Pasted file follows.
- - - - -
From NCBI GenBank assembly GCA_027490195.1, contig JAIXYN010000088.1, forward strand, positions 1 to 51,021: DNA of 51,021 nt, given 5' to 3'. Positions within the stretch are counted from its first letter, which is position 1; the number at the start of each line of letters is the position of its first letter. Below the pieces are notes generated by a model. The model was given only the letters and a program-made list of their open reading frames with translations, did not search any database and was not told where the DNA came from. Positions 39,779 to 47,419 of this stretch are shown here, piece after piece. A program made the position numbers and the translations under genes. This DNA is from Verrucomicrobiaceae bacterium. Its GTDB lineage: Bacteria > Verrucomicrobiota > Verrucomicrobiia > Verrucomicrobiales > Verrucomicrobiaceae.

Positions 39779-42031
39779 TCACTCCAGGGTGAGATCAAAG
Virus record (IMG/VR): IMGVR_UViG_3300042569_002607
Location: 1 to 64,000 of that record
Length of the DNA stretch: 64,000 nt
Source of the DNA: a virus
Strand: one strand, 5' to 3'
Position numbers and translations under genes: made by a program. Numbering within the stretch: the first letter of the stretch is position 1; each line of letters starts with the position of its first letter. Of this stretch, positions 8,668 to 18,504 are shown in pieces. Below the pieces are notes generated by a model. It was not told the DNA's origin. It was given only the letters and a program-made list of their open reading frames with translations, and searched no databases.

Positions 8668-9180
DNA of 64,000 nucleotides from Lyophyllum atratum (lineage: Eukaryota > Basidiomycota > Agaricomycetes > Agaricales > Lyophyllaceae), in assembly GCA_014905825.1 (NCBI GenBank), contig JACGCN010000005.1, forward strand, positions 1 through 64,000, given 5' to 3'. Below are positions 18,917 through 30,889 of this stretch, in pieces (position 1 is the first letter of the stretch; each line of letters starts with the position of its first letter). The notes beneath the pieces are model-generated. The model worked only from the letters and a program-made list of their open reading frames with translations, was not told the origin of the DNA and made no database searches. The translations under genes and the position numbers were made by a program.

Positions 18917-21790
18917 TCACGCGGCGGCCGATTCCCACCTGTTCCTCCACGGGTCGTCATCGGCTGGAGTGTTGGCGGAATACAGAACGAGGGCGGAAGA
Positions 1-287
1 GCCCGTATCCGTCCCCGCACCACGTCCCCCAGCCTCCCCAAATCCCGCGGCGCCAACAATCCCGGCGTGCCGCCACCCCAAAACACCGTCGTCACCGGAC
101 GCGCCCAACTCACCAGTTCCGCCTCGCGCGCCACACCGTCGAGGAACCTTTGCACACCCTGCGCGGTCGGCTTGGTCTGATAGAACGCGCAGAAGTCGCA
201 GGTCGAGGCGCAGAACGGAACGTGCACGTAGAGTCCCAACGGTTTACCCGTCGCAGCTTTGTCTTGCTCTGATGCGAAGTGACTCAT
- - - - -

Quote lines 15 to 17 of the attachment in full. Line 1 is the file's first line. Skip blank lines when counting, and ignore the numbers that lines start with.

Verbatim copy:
1 GCCCGTATCCGTCCCCGCACCACGTCCCCCAGCCTCCCCAAATCCCGCGGCGCCAACAATCCCGGCGTGCCGCCACCCCAAAACACCGTCGTCACCGGAC
101 GCGCCCAACTCACCAGTTCCGCCTCGCGCGCCACACCGTCGAGGAACCTTTGCACACCCTGCGCGGTCGGCTTGGTCTGATAGAACGCGCAGAAGTCGCA
201 GGTCGAGGCGCAGAACGGAACGTGCACGTAGAGTCCCAACGGTTTACCCGTCGCAGCTTTGTCTTGCTCTGATGCGAAGTGACTCAT